Critical Information About the Timing of Notice of Hurricane Harvey Claims

Hurricane Harvey Claims

Hurricane Harvey has caused devastating damage all along the Texas coast. For property owners who have suffered damage, it is incredibly important to file an insurance claim as quickly as possible. Policyholders need to make sure their Hurricane Harvey claims are on file with the insurer before September 1, 2017.

There is an important nuance to the recent changes to the Texas Insurance Code.  Any lawsuit filed on or after September 1, 2017 will be subject to the new law which limits the amount of compensation a policyholder can obtain.  However, there is one partial exception: If a claim is made before September 1, 2017, then the 18% interest rate applies to delayed payment violations rather than the new 10% rate.

A CLAIM means a first party claim MADE by an insured, payable to the insured by the insurer, caused by forces of nature such as a hurricane or tropical storm. In the event the claim is made before September 1, 2017, the 18% interest rate will apply if there is a Texas Prompt Pay Act violation, regardless of whether a lawsuit is filed on or after September 1, 2017 (or ever filed at all).

The new rules reference that the claim must be MADE by the insured. While we interpret this to mean that notice of the claim must be sent to the insurer by the insured or a representative such as a public adjuster, we recommend you use the following procedure:

  • Submit a written notice of loss form to the insurer. Do not rely solely on a verbal notice of loss.
  • The insured should sign the notice of loss. While it is a reasonable interpretation of the statute that a public adjuster may sign the notice on behalf of the insured, we recommend that the insured sign the notice.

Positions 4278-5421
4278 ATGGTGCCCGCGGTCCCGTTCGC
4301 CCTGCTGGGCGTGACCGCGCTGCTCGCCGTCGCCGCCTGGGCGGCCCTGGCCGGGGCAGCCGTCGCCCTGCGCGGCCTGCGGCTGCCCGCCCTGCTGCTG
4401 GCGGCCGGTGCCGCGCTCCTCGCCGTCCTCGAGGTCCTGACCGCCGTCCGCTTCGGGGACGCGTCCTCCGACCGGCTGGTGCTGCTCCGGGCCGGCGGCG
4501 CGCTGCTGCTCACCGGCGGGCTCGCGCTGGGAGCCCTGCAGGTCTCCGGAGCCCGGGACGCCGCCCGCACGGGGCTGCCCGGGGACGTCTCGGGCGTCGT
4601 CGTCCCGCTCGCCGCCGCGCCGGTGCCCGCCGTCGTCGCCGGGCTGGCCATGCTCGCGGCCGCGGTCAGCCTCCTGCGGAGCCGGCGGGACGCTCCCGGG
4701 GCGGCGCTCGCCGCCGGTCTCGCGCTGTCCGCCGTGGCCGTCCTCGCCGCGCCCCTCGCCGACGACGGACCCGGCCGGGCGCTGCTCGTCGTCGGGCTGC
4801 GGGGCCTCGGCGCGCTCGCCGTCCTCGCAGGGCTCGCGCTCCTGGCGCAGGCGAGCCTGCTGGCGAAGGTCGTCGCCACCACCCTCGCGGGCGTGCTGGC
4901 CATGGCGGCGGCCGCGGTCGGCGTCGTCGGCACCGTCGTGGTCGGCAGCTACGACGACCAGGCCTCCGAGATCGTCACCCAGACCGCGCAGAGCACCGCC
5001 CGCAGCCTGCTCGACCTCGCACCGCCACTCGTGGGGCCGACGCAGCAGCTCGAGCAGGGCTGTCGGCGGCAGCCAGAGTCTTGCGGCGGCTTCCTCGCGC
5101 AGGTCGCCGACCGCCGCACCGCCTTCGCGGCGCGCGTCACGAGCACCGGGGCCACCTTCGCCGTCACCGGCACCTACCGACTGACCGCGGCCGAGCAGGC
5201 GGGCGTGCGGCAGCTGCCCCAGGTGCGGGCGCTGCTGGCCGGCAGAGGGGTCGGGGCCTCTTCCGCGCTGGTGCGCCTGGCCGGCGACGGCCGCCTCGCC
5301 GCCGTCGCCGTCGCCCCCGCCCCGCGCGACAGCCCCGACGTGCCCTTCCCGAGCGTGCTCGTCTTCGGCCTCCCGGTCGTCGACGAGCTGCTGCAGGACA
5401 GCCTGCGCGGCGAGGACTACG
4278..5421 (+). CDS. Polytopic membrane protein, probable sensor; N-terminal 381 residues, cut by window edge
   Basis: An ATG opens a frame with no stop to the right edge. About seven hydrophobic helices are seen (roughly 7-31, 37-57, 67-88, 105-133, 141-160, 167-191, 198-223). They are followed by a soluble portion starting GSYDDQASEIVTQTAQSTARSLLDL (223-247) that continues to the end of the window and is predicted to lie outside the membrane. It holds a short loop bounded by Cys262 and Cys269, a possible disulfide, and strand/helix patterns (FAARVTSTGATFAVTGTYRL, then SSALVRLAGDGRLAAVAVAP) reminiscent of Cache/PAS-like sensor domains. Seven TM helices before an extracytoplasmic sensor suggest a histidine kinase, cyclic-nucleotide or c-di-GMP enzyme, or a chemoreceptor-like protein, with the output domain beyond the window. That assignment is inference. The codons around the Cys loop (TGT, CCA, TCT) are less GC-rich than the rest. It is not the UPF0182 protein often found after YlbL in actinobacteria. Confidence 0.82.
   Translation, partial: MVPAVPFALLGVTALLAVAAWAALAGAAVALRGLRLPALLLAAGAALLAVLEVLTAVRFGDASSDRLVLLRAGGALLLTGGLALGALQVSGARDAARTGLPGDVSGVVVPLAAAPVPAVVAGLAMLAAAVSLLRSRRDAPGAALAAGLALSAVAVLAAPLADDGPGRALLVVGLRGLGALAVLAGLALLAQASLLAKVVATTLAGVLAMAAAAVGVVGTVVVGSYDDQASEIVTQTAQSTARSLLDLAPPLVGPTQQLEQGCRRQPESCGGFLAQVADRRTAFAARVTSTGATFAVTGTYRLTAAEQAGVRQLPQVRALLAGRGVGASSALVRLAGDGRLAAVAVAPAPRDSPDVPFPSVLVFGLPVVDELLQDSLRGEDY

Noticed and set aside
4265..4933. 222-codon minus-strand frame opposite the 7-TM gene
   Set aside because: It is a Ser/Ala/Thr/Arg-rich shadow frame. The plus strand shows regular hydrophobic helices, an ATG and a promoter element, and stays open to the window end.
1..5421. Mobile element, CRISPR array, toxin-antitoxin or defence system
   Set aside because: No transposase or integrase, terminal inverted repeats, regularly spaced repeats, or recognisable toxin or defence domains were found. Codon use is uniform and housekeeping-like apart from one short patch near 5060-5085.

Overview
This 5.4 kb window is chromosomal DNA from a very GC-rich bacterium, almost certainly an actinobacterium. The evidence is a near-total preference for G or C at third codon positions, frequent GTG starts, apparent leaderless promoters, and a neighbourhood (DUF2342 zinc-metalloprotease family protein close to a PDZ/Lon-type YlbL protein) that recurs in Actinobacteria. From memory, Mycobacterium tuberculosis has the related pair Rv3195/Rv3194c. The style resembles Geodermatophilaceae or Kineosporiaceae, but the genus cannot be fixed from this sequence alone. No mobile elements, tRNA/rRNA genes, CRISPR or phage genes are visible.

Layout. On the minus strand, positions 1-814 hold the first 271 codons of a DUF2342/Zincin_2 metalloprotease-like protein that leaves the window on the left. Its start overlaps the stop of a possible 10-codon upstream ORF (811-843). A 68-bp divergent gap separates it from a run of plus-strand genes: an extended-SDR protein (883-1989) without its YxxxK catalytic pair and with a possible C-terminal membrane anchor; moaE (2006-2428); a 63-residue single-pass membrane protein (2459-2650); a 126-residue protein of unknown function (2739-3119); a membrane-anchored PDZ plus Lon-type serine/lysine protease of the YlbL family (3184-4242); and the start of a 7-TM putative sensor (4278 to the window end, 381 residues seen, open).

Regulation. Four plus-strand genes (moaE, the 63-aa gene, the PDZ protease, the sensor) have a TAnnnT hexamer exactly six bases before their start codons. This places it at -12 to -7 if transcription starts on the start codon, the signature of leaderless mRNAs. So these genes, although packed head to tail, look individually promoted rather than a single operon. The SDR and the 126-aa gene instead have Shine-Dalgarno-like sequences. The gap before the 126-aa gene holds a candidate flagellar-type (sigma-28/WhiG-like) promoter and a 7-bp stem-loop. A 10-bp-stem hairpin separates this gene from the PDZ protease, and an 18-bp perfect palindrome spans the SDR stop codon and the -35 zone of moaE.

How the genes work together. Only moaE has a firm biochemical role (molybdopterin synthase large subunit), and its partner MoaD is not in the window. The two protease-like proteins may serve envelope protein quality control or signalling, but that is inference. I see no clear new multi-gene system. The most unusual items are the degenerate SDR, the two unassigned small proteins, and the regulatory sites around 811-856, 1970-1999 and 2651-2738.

• Keep proof that the notice was submitted. This can include a copy of an email, proof of an online submission, fax confirmation or other documented confirmation that notice was made including the date and time of the notice.
  • The insurer must acknowledge the claim in writing within 15 days of notice. Verify that the acknowledgment of notice you receive from the insurer reflects the correct date.

If a Hurricane Harvey claim is made on or after September 1, 2017, the interest rate will be reduced from 18% to 10%, so a non-compliant insurer will enjoy a 45% savings windfall in the rate it will pay when it violates the Texas Prompt Pay Act. To be sure, the other changes in the new insurance rules, such as the notice and inspection requirements, will apply since just about any lawsuit would be filed well after September 1, 2017. But the difference in the penalty interest rate for claims made prior to September 1, 2017 is significant, so policyholders and their representatives should act promptly to ensure that notice is provided in writing before September 1, 2017.

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